- July 27, 2006
- Posted by: Dave Kurlan
- Category: Understanding the Sales Force
One end user assessed only 6 of their people. They cherry picked – their 3 best and 3 worst. They wanted to internally validate the results against some existing people that they knew. They also assessed those six using a popular behavioral styles test which is not sales specific. They said that the behavioral styles test pegged these people perfectly. But in this case, ‘pegged’ means the assessments described the people; their tendencies and behaviors, how they were perceived as people, but not how they would perform in the field or whether they should have been hired.
The results from our assessments were different. The three worst were identified as people they shouldn’t have hired. No question. Terribly weak and unqualified for a sales position at this company. Of the three stronger people, all three appeared much stronger on their assessments than the three weakest however, only one would have been recommended.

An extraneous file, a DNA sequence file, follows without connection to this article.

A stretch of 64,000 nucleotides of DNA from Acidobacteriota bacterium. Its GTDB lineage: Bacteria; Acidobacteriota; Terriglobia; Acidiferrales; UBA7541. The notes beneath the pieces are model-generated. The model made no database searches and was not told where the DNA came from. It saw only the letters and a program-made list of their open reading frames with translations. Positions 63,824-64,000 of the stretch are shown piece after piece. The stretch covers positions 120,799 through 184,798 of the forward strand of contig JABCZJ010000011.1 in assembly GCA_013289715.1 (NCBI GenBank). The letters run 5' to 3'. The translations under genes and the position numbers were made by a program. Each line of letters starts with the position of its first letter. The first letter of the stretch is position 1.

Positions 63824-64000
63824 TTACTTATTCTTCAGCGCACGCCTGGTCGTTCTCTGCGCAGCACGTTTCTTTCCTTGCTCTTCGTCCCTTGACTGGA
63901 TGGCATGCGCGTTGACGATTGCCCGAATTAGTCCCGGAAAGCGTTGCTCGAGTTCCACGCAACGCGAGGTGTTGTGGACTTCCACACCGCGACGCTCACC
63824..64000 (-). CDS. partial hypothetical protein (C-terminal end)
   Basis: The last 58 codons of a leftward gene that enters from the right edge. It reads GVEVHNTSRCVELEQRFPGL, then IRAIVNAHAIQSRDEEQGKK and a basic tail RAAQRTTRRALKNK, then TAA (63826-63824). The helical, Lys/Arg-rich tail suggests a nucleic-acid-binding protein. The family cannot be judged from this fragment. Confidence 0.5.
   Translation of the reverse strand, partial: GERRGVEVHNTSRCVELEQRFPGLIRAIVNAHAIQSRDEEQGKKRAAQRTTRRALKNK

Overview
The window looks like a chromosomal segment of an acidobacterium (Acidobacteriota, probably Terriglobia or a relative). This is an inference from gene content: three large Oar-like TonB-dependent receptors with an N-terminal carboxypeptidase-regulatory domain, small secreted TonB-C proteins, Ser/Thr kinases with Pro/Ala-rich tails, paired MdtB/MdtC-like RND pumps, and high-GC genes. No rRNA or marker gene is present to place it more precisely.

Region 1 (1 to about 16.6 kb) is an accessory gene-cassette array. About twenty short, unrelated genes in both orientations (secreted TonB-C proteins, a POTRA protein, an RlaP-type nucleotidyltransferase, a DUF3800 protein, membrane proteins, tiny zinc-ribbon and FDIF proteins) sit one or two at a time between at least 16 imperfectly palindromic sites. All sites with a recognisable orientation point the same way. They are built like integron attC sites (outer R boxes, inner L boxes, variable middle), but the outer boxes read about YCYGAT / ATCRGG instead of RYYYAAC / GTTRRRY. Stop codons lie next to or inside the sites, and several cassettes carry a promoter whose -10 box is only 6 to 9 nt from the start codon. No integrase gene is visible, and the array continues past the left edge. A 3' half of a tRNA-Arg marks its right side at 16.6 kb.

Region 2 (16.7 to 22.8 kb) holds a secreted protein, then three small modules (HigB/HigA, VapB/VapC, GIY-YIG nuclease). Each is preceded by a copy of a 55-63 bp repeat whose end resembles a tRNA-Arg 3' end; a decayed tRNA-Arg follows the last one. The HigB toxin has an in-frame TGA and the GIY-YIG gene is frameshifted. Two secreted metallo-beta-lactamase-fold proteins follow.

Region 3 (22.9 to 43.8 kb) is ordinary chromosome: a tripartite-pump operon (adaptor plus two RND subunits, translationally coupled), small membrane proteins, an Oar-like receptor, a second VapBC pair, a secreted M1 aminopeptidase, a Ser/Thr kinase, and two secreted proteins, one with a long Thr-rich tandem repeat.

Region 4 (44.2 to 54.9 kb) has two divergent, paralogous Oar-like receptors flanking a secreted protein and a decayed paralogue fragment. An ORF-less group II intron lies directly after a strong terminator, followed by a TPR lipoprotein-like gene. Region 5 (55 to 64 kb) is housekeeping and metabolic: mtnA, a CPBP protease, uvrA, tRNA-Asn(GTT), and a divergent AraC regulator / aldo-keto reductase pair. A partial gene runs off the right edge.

The client wondered that since the six were pegged accurately (as people) if the other assessment could be more helpful. However, they would have to find a way to translate their assessment as people to sales performance AND draw a conclusion. In addition, the other assessment would help them find candidates that were similar to these people – NOT similar in the way they approach sales!
Our assessment would identify candidates who were all as good as the strongest of those three – AND BETTER. The client would not have to draw a conclusion because our sales specific assessment makes the recommendation for them. Ours also has a predictive validity of 95%. Statistics show that when a company hires a candidate who was not recommended there is a 75% chance that the candidate will fail. Those are strong odds. The odds are pretty strong in support of following a positive recommendation as well. 95%.
Which would you rather rely on?